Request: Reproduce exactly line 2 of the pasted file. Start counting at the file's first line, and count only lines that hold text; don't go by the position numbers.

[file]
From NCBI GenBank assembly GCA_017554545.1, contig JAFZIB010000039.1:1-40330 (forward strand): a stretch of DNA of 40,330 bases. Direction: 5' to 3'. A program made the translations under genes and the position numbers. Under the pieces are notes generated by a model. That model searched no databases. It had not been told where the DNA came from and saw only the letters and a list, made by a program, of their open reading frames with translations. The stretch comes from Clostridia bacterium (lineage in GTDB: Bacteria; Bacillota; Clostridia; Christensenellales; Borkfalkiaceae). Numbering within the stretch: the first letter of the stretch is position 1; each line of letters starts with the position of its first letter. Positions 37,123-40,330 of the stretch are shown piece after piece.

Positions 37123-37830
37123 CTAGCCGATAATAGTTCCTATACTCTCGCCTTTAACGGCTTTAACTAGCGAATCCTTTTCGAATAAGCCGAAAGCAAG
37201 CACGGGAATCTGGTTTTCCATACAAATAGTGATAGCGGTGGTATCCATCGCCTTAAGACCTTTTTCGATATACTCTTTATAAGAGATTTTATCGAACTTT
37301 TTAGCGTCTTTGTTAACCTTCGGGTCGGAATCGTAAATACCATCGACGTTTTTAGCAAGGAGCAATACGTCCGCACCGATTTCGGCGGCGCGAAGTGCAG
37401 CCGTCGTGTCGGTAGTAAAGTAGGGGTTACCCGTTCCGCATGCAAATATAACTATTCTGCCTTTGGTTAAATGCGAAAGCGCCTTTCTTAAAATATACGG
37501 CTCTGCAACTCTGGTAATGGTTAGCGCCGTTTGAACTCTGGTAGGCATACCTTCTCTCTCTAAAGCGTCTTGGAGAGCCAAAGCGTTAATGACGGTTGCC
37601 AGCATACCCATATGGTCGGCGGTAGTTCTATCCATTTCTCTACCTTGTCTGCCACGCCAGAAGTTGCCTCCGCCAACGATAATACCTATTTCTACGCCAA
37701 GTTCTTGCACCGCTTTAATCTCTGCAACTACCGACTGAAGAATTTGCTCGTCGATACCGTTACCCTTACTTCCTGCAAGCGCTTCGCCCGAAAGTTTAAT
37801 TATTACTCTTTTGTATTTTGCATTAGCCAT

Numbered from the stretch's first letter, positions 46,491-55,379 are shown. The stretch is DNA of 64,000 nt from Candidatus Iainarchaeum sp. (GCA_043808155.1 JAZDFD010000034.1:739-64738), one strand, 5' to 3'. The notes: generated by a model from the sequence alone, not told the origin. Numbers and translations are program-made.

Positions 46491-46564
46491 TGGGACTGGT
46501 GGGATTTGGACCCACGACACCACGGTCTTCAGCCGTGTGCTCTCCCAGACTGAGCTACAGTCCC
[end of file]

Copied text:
Positions 37123-37830